Commonplace Vol. 4 Issue 3
In which the writer expands upon incomprehensible social media and probably doesn't really help much
Hello! This issue is a collection of bits and pieces stemming from the Commonplace presence on tumblr. Tumblr, for those not familiar, is currently the best social network. It has elements of Livejournal as was, in that it’s obscure, and therefore populated only by dedicated nerds, but with more discovery, pictures, and its own very odd and specific subcultures. Much of the network activity is around collating and curating stuff you like, “reblogging”, which is like retweeting on Twitter except, well, pleasant. My plan here is to pick out a few posts from the ones I’ve reblogged, and talk about them a little - obviously, they’re all on the topic of food in some way.
(From irishmansdaughter on tumblr; see discussion below)
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So first up, a video recipe. Yes, I know, I don’t like video. But this avoids the things I don’t like about video, which can be summarised as “too slow” and “too much voice for my brain to process”. It’s a video of a guy making a kind of stew; maybe technically a casserole, since the cooking happens in an oven. He speaks only to identify ingredients, and to say things like “done”, in what I think is a Caribbean accent (but honestly, there are so few words over the video that it’s hard to tell). The stew has basalmic vinegar and tomato puree and coriander in it, which takes it out of the kinds of stew I know, but not so far away that I can’t imagine the taste. The whole thing is just pleasing.
Next, a series of animated gifs - a sort of halfway house between video and stills - from a TV series called, apparently, A League of Nobleman, originally posted by a Chinese tumblr called minmoyu. I don’t know who they are, and I don’t know much about the TV series, but the images are of traditional Chinese food preparation and serving, and they are gorgeous. They’re pleasing just in isolation, and the series of them in the same format is vaguely akin to a small photography collection. I don’t know much about actual Chinese food - I’m familiar with the Irish Chinese Restaurant food, which is a different thing - but this makes me want to find out more. In my copious free time, etc.
Next up, a picture post (see the post image, above) from irishmansdaughter, a photography account posting pictures within a particular aesthetic, which could be sorta-kinda pinned down as “scenic farmcore”. I love this stove, and covet it greatly. Nina and Anna and I lived for a while in a house in Portobello which had a stove not entirely dissimilar to this, but which wasn’t in such good repair, and couldn’t really be used. The combination of a open flame (when wanted; there’s a mechanism to close it in as well), the oven, the boiler, the stovetop; it’s the kind of practically bombproof Edwardian-or-thereabouts technology that I adore, and which I reckon would stand you in good stead through any aopcalypse of your choosing.
A poll. The text around this this - specifically the “baking guys” and “fuck vanilla” - take a little bit of cultural unpacking. First, there is a tradition on tumblr to refer to anything as “a guy”, “just a guy”, or even “just a little guy”. It’s not so much a gender-neutral term as a full-on metasyntactic variable, so it should be read more as “baking thingmajigits”. Then, polls are still relatively new, and for the first few weeks, it was recongised across the whole network, for reasons unmeasurable by anyone, that every poll had to contain “vanilla extract” as an option. This spun off into memes of its own, of course, but also provoked some excellent posts on the history of vanilla, and this poll about other baking spices (and specifically not vanilla). Cinnamon came in well ahead of everything else, with cocoa powder second, and ginger just beating cardamom to third place. I’m not clear on whether this means that cardamom is better known in the US (where around half of tumblr accounts are) or that the tumblr userbase has more sophisticated tastes than the Irish public. Suffice it to say that I don’t think cardamom is well known enough here to come in tenth on a poll like that.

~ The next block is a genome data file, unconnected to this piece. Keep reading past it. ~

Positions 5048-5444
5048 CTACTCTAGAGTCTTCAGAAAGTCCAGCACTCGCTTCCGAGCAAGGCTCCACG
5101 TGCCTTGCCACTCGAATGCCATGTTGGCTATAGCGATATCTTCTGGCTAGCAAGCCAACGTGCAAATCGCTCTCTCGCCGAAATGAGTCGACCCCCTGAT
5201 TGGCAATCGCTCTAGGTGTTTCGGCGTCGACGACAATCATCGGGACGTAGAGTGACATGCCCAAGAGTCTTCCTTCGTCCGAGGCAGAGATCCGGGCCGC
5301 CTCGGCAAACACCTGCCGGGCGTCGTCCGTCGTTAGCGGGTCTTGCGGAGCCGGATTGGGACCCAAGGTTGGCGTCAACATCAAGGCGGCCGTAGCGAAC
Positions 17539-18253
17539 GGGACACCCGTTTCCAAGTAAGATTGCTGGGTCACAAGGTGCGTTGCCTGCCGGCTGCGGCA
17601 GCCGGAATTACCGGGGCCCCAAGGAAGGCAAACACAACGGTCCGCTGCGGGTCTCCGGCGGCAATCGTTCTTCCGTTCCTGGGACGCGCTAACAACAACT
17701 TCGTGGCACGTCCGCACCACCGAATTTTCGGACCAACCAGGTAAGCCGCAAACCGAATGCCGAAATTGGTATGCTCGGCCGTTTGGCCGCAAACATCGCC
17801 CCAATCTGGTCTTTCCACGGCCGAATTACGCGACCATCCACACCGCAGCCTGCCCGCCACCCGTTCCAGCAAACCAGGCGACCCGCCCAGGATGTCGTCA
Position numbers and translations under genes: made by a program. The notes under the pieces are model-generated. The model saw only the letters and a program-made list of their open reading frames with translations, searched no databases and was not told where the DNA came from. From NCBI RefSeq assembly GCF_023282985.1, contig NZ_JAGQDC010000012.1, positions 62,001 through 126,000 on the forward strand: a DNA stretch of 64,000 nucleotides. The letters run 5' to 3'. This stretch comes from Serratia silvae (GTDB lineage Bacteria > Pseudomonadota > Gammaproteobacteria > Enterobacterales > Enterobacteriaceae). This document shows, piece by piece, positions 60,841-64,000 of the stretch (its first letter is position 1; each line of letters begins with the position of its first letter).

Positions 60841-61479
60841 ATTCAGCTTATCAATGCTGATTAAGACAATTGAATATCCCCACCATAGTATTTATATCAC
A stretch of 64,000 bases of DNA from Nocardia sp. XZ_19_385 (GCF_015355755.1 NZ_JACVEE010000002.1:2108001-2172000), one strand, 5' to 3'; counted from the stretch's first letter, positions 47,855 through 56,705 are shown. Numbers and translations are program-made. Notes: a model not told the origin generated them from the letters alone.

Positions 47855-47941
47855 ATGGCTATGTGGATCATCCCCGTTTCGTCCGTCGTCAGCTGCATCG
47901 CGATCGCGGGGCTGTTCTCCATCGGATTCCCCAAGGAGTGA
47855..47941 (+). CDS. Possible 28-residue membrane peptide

And now someone who is confused about what an artichoke is. I got nothing.
A long discursive post post about replicated food in Star Trek. This kind of long, interested dialogue is one of the best things about tumblr. It seems to work better than on Twitter, mostly because Twitter insists (insisted, perhaps) on showing you all the stupid half-baked responses as well as the good ones. Incidentally, I recently learned that when the kids say “discourse” on social media, they mean what I’d call a “flame war”. Anyway, this runs through a lot of thinking on how replicators would work, how the food they produce would be chosen, and how commands would be understood by the computer. It’s been observed elsewhere, of course, that Picard’s “tea, Earl Grey, hot” is clearly exactly the tone taken by someone who has learned that the AI will, with that phrasing, produce what’s wanted, and doesn’t dare vary it in the slightest for fear of what might emerge. The opposite, if you will, of my enunciating clearly “Alexa. Play. Inkubus. Sukkubus. From. Spotify”, and getting “I can’t find a track called ‘Succubis’ by Incubis on Spotify” every damn time.
Anyway. Tumblr is great. You should make an account, and follow Commonplace (and maybe my main account, arcanehobo and sideblogs thaumic-hobo and drift-hobo too).
This issue has been brought to you by a vast pot of mac-and-cheese, a false spring, various purry cats, and an overwintered tomato plant that’s fruiting. Eat well, and I shall write again soon.
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